UCL Department of Geography


Helene Schulze

Research Title

Urban Seed Systems: An exploration of seed saving practices within migrant and diaspora communities in London 

More about Helene


  • 2022- current University College London: PhD Candidate Urban Seed Sovereignty: An exploration of seed saving practices in London  
  • 2016 - 2017 University of Oxford: MSc Nature, Society and Environmental Governance Dissertation: Public and private temporalities of seed saving practices in the UK  
  • 2014-2015 University of California, Berkeley 
  • 2012 – 2016 UCL BA International Geography First Class Dean’s List of the UCL Faculty of Social and Historical Sciences for best overall performance  


Research Interests

London’s gardens, balconies and allotments are brimming with a multiplicity of often unexpected vegetal life. This diversity is cultivated by urban seed savers, bringing in and exchanging the seeds of unusual, rare or hard-to-find vegetable, herb and flower varieties. These are grassroots, community-led practices performed in the shadow of large-scale, national and international seed banking projects. In London, much of this work is performed by first, second or third-generation migrants or within diaspora communities, growing and exchanging plant varieties with origins all over the world.  

My research explores why and how these communities are saving and sharing seeds in London and what this might tell us more broadly about how seeds move into and through London in ways that circumvent traditional economic exchange and border regimes. It seeks to understand how migrant and diaspora identities manifest in the gardens of London, how plant biodiversity is entangled with cultural or ethnic diversity through the practice of saving and sharing seed and question what role urban seed systems might play in building more resilient and liveable cities.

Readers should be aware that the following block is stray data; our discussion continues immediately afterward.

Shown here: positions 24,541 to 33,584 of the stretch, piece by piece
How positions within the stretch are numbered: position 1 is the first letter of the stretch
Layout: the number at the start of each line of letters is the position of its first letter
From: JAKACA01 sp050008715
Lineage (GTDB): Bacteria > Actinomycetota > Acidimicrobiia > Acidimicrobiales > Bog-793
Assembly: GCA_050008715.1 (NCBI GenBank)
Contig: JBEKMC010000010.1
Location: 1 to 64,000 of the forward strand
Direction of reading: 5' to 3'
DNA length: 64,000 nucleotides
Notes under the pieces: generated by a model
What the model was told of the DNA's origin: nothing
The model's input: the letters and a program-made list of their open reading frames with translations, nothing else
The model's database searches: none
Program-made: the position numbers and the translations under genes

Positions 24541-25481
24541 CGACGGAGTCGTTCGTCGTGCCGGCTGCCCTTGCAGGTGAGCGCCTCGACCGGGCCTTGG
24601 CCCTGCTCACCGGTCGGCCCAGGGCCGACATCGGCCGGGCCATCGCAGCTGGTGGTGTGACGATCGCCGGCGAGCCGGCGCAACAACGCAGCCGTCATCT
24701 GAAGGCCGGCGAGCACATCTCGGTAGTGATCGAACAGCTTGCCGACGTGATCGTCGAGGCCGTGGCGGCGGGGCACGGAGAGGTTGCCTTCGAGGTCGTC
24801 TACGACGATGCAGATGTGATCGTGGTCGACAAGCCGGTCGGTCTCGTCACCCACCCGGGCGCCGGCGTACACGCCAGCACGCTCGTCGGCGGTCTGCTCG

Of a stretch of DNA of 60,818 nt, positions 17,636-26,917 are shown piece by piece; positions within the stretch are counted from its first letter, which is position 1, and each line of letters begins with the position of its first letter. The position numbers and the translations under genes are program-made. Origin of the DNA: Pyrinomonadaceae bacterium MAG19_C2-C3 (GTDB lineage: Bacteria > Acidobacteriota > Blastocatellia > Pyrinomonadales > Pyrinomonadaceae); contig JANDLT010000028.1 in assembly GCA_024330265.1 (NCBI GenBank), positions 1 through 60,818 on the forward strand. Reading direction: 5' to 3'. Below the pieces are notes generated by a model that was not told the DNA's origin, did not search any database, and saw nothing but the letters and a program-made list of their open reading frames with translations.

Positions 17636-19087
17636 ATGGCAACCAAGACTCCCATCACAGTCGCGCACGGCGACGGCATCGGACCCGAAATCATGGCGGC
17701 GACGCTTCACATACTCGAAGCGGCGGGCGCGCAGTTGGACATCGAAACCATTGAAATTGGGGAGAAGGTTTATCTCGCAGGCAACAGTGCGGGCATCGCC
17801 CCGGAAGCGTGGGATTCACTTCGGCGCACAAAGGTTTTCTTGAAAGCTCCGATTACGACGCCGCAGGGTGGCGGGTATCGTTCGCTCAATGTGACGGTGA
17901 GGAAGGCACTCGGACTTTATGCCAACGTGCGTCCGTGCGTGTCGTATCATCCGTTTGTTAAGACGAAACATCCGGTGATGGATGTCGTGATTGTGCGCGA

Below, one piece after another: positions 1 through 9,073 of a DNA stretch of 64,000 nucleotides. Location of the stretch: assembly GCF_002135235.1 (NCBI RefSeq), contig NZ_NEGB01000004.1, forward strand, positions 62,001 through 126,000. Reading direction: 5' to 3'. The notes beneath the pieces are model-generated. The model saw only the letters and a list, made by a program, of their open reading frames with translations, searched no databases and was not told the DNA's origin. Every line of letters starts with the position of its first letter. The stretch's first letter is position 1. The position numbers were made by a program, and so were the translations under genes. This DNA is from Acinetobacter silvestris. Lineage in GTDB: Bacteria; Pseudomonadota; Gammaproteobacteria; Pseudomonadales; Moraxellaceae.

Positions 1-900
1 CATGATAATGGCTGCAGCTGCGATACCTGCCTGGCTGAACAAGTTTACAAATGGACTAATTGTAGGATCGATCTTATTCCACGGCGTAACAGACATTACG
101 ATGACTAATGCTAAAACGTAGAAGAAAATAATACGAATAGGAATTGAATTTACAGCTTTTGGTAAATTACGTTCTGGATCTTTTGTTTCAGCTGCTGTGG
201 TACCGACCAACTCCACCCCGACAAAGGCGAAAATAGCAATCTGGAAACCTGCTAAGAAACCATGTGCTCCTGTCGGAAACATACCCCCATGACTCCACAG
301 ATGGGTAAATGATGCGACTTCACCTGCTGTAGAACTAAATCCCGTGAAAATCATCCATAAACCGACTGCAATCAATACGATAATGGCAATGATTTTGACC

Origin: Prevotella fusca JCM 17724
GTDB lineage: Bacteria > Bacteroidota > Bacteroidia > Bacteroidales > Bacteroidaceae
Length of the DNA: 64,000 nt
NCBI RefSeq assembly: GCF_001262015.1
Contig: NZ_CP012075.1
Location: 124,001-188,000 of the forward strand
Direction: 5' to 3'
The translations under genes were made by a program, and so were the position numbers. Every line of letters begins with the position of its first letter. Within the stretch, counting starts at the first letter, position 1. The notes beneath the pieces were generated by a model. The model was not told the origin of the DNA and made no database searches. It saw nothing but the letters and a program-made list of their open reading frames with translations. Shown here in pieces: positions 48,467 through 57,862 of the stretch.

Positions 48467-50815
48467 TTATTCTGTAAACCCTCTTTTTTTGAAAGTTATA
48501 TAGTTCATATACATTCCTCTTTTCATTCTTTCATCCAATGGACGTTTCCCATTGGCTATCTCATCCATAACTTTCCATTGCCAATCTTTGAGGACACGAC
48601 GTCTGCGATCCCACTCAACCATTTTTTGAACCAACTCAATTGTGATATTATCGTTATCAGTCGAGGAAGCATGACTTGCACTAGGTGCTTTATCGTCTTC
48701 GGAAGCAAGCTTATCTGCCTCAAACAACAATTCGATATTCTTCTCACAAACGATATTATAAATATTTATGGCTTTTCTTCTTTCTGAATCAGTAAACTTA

What we grow in urban spaces matters and how we acknowledge and consider those cultivating these spaces matters also. Plant conservationists have been traditionally thought of as botanists, scientists and other professionals engaged in field or lab work on behalf of or within large institutions and botanical gardens, fields of study deeply entangled with colonial dominance and colonial wealth. This is one part of this work. The other is the more grassroots actors, quietly and often secretly bringing in and building urban biodiversity through the saving and sharing of seeds. What grows in London often has origins in far-flung places, brought in as part of a colonial regime, or in the years since by enthusiastic growers, bringing in the seeds which matter to them and growing them out over generations in London soils, complicating a perhaps too easy ‘native/ non-native’ binary categorisation which dominates much of how we think about acceptable nature in the city.  

This research wants to challenge these categories of ‘conservationist,’ and ‘acceptable nature’, exploring the more complex identities and practices which underpin work with seed in the city. A xenophobic turn in European politics has reorganised and strengthened border controls and much political discourse has focussed on urban conflict and disconnection. Can an analysis of urban gardens, their seeds and their savers offer alternative stories about convivial nature in and of the city? Could a revaluing of such spaces and actors play a role in building more liveable cities? That is what my research seeks to understand.